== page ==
|from left: Devin, Vivian, and Diane|
As I mentioned in my Friday adventure post, I was surprised to see my nephew Devin at my sister’s house. On Saturday, I went back to my sister Vivian’s house for another visit with Devin. My sister Diane came over, as well. The four of us decided to have an afternoon adventure. So… where do we go? How about Niagara Falls? In New York or in Canada? We agreed on Canada and we also discussed how crowded Niagara Falls, Ontario, would be on a Saturday afternoon. So we decided to visit Niagara-on-the-Lake instead.
|view from the restaurant, where we
had our lunch. As you can see,
Niagara-on-the-Lake is a lively,
walkable community, and
window shopping is fun there.
Niagara-on-the-Lake is a town in the Niagara region of Canada, where the Niagara River meets Lake Ontario. It has a population of 17,511. It is the home of the famous Shaw Festival, which features productions of George Bernard Shaw’s plays in three theaters, from April through November each year. Niagara-on-the-Lake was settled in 1781 and was incorporated in 1792. Its original name was West Niagara.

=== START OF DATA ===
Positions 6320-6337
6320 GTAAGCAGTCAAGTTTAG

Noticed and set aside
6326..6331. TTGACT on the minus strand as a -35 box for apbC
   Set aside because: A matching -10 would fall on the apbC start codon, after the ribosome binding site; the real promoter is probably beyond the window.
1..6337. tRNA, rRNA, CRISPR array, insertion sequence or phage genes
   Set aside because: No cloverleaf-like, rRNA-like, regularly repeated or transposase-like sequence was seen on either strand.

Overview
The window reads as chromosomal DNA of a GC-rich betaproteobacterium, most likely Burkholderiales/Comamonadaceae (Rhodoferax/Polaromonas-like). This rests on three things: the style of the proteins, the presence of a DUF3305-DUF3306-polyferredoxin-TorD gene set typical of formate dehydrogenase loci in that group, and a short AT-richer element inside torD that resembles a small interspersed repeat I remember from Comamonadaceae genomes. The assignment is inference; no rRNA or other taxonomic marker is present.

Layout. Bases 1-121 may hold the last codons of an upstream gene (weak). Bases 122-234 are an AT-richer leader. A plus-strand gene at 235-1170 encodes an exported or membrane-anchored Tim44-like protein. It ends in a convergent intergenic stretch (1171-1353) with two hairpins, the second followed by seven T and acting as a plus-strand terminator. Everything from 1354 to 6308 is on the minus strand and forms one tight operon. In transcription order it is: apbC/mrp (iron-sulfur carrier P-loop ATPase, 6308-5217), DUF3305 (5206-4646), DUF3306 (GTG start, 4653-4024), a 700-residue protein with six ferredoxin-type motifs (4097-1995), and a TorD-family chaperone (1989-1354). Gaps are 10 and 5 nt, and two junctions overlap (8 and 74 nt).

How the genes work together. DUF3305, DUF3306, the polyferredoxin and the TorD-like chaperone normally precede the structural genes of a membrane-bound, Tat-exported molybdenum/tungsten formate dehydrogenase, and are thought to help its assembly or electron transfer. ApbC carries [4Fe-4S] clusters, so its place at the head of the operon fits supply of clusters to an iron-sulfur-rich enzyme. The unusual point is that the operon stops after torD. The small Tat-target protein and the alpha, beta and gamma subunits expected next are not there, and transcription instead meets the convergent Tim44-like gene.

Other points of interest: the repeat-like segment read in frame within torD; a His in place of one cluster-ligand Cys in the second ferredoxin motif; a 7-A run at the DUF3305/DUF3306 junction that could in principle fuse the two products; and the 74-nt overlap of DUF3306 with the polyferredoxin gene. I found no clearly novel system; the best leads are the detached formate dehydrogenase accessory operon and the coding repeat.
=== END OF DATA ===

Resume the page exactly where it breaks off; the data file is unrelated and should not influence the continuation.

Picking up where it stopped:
|lovely items, suitable for
a tea party, that
were for sale at a
small store that we visited
During the War of 1812, the settlement was burned to the ground by American troops. Years later, Niagara-on-the-Lake became one of the first places where escaped slaves from the United States, who had traveled on the perilous Underground Railroad, found freedom. Many of them settled in Nova Scotia, and their descendants still live there.
|Historic building in Niagara-on-the-Lake|
Some interesting features of Niagara-on-the-Lake include architecture. A few of the oldest churches include Ontario’s oldest Anglican church, St. Mark’s (built in 1791);
|one of the many historical
markers in Niagara-on-the-Lake.
Historical markers come in pairs:
one in English and the other
Ontario’s oldest Catholic church, St. Vincent de Paul (built in 1826);
and the oldest structure in Niagara-on-the-Lake, the McFarland House (built in 1880).
|view of the Escarpment|
|another view of the Escarpment|